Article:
David Egts is chief technologist at Red Hat U.S. Public Sector.
It’s been said 80 percent an organization’s budget is spent “keeping the lights on” with ongoing operations and maintenance. That leaves only 20 percent left over for innovation. Based on conversations I’ve had with government agency leaders, this is often a best-case scenario.
Given today’s increased emphasis on cybersecurity, that 80 percent may be even higher with unfunded mandates to enhance security postures and reporting capabilities, leaving less and less room for innovation. And security threats and attackers aren’t going to stop.
Some agencies I’ve met with spend almost all their time on the patching “wash, rinse, repeat” cycle. By the time they’re done patching, they need to do it all over again, leaving no time left for innovation at all. What’s an agency going to do?
One of the best ways to help lower the 80 percent O&M and free up budget for innovation is automation. Terry Halvorsen, Defense Department chief information officer, says labor is the biggest driver for data center consolidation. In his words: “Software automation can replace manual labor currently carried out by administrators and other personnel. Those labor costs represent the largest potential pool of savings.”
“If you still have a lot of people doing monitoring and maintenance of servers, that is a bad use of people – those processes can be automated,” he said.
So, how do you automate?
One way to automate your data center is to adopt Infrastructure as Code processes. IaC turns the processes used for provisioning, managing and configuring your systems from “human readable” to “machine readable.”
IaC is very popular in the open source and DevOps communities, where open source projects and tools like Ansible, Puppet, Chef, Salt and others are used to capture human-fallible three-ring binders, PDFs and Word docs of processes as machine readable code that can be repeatedly read and acted upon by humans and machines alike.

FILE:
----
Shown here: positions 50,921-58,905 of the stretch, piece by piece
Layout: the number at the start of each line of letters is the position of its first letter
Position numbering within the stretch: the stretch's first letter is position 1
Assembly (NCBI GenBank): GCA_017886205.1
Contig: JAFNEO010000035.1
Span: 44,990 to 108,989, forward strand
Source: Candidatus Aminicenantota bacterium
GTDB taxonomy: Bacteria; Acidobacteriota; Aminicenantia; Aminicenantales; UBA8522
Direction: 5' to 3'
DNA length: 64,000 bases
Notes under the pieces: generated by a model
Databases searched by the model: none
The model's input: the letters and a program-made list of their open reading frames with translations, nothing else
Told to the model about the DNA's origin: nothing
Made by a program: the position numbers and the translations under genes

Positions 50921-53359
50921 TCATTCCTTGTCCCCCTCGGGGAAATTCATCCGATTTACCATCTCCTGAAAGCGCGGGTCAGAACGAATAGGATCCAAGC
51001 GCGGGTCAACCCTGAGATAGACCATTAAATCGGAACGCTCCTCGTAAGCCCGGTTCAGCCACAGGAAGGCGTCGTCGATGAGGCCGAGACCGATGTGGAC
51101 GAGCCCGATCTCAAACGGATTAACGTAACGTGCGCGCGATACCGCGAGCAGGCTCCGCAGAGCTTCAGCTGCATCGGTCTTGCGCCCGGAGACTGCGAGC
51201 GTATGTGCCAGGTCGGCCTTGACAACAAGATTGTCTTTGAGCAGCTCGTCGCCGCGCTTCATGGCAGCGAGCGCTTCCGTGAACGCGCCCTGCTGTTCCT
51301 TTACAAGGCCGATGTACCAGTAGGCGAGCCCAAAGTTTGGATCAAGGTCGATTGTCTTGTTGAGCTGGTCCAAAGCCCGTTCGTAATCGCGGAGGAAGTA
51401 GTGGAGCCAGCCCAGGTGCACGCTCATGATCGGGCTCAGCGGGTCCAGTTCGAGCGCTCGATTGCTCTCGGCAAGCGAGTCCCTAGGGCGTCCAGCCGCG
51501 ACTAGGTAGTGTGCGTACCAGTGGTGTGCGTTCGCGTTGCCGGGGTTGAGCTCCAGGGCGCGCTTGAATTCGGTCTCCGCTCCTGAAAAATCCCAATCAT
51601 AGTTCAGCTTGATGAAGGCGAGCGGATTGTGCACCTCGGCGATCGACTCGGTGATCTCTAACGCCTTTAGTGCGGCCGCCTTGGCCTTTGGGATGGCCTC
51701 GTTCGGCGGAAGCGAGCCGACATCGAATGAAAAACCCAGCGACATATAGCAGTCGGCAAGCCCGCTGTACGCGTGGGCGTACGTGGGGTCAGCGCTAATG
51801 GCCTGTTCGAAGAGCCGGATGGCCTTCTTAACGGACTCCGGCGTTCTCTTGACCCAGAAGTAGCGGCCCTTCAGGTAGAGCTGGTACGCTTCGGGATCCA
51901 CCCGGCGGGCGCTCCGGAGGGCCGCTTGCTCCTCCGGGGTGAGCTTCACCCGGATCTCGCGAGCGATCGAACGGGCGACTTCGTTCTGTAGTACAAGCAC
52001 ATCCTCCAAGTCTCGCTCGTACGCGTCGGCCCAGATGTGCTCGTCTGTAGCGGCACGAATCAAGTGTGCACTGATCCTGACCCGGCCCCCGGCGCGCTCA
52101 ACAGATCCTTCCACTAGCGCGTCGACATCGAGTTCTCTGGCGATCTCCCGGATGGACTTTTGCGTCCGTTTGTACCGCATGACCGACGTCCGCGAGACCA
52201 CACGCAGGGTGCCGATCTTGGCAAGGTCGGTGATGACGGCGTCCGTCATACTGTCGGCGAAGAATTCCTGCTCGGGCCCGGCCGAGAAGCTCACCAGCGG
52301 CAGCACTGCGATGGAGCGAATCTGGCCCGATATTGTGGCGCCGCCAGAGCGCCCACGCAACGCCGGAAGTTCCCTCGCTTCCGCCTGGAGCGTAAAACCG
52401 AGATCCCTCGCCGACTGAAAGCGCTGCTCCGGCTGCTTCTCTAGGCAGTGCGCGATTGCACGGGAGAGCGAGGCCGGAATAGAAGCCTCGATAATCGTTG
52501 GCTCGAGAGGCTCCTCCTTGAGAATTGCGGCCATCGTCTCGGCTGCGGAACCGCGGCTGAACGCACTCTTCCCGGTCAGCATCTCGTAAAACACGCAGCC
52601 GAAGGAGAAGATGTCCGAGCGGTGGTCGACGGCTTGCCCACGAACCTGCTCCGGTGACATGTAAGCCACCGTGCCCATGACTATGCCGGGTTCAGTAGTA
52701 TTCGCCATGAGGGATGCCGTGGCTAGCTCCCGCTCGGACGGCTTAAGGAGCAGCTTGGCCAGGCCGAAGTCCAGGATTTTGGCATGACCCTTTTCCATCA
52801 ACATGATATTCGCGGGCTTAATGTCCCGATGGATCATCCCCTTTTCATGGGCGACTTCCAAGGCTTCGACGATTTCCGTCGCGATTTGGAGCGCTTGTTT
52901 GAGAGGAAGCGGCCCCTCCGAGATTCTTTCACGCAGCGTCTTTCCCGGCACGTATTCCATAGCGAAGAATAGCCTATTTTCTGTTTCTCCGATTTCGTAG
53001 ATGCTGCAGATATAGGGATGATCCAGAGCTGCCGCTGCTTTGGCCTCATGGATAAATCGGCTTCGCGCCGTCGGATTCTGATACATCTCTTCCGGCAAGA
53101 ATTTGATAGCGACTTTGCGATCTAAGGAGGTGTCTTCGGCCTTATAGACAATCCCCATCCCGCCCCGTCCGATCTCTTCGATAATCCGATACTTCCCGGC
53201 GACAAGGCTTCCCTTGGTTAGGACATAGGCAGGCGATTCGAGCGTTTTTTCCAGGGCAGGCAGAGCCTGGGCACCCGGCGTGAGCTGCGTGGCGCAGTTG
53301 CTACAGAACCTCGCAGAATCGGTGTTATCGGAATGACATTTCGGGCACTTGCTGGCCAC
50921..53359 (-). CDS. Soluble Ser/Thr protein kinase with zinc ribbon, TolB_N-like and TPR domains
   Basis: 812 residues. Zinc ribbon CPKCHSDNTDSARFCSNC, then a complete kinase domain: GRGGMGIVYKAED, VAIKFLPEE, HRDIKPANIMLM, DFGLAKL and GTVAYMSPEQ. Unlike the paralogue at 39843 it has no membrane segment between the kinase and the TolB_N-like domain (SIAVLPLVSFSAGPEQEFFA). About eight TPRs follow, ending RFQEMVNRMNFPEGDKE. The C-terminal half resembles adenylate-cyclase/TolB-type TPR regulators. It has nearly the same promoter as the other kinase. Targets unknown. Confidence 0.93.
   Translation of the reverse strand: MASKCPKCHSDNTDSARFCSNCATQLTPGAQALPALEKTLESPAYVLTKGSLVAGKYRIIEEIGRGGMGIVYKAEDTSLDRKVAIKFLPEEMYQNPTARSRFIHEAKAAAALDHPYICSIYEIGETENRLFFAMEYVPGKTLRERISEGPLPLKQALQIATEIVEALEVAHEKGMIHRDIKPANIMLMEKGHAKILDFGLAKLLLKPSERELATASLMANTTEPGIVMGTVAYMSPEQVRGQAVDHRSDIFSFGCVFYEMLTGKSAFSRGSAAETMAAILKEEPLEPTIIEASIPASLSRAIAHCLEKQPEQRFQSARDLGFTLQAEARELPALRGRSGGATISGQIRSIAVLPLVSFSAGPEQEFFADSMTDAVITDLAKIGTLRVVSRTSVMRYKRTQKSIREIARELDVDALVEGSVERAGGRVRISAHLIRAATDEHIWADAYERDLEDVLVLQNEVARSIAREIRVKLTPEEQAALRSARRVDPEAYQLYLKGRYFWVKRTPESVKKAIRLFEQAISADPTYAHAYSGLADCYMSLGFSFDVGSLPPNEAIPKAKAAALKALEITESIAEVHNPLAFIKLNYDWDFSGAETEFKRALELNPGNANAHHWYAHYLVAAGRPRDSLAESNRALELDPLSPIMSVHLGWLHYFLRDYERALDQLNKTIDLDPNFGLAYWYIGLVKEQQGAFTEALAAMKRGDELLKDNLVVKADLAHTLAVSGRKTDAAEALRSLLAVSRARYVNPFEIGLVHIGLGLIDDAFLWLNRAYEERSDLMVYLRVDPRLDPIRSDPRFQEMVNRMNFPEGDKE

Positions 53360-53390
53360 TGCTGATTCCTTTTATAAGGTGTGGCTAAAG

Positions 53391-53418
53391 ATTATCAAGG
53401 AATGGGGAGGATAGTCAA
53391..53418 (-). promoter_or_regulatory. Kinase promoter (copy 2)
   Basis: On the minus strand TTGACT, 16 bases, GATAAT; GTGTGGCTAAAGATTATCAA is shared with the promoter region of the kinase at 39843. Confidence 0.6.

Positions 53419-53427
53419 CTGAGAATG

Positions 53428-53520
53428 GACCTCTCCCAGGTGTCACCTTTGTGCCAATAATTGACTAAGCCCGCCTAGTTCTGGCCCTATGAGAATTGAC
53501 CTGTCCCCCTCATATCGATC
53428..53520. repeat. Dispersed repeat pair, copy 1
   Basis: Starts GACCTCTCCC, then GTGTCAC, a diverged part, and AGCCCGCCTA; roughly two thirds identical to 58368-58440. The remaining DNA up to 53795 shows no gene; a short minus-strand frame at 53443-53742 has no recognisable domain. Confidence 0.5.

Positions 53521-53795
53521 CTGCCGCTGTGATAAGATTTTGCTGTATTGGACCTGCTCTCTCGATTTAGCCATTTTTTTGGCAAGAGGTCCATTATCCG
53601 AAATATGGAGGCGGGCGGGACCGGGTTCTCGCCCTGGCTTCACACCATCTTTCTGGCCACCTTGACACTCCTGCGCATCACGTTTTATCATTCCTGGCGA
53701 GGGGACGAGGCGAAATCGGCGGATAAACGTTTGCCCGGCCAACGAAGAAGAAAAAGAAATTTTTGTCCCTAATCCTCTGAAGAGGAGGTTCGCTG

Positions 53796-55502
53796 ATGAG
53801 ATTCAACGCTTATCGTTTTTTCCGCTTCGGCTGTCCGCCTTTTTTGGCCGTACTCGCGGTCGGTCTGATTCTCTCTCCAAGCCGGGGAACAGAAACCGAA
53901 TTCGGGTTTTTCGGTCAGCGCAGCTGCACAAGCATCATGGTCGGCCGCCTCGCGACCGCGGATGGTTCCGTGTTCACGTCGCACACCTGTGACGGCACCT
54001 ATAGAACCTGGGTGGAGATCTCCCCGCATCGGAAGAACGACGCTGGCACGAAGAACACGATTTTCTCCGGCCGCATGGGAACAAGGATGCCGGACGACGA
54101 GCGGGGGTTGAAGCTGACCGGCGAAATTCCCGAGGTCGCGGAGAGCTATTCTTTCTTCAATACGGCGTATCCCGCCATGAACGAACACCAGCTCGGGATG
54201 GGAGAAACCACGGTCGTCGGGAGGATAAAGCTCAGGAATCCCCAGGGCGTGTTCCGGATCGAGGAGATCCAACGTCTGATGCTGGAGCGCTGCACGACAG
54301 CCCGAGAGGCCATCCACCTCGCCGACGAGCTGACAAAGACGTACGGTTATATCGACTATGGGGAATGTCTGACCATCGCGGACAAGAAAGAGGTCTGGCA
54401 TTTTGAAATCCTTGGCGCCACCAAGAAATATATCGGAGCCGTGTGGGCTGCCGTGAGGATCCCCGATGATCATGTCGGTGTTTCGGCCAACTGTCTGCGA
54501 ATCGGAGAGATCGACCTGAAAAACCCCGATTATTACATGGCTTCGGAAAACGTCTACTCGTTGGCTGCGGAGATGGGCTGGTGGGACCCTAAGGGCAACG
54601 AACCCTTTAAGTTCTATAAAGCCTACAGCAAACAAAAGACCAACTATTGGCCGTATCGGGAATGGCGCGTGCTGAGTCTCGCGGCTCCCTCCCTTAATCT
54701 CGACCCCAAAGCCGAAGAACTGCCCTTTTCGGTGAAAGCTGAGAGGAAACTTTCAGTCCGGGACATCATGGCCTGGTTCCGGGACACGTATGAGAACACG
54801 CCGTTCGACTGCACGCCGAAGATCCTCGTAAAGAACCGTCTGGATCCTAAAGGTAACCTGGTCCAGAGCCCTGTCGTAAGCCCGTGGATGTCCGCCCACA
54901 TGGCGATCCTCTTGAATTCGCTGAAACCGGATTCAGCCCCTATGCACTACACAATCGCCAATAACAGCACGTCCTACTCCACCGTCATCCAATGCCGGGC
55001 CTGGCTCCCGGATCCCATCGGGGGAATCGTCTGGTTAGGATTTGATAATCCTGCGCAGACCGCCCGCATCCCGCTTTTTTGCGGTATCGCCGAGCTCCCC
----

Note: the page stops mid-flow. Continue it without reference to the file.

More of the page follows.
Not only are these IaC tools open source, but each has vibrant communities where they share each other's automation playbooks and roles. By not reinventing the wheel, the communities can instead work together to help make the automation playbooks more robust and useful.
Gartner said the goal should be to reduce that 80 percent O&M spend down to 60 percent or lower, freeing your agency to spend 40 percent or more on innovation. Automation can play a key role here. One word of warning, though: The innovative systems of today are the legacy systems of tomorrow.
As such, you’ll want to factor automation into your net new workloads because they’ll eventually go into production and move from your 40 percent innovation budget to your 60 percent O&M budget. In other words, the number of systems you need to maintain is likely to grow, and using automation from the get-go can help keep your O&M budget under control and not hold you back from innovating.
Those looking for examples of agencies successfully getting their O&M spend under 80 percent should look no further than my home state of Ohio. I once had the pleasure of speaking with Ohio Chief Technology Officer Tom Croyle, who told me his team has gone from 80 percent keeping the lights on and 20 percent innovation to 50/50 now, with an eye toward 30/70 in the future. That’s an envied accomplishment every commercial organization and government agency at the federal, state and local levels can and should aspire to replicate.
Reaching that ratio of O&M to innovation isn't impossible, but it will require agencies to continue modernizing processes and to be open to automation in ways they have never explored before. This evolution will give IT managers the freedom to spend more time exploring and adopting new technologies, rather than spending their time keeping the lights on. Integrating automation practices will help balance the scales and provide agencies with a more solid platform for future growth.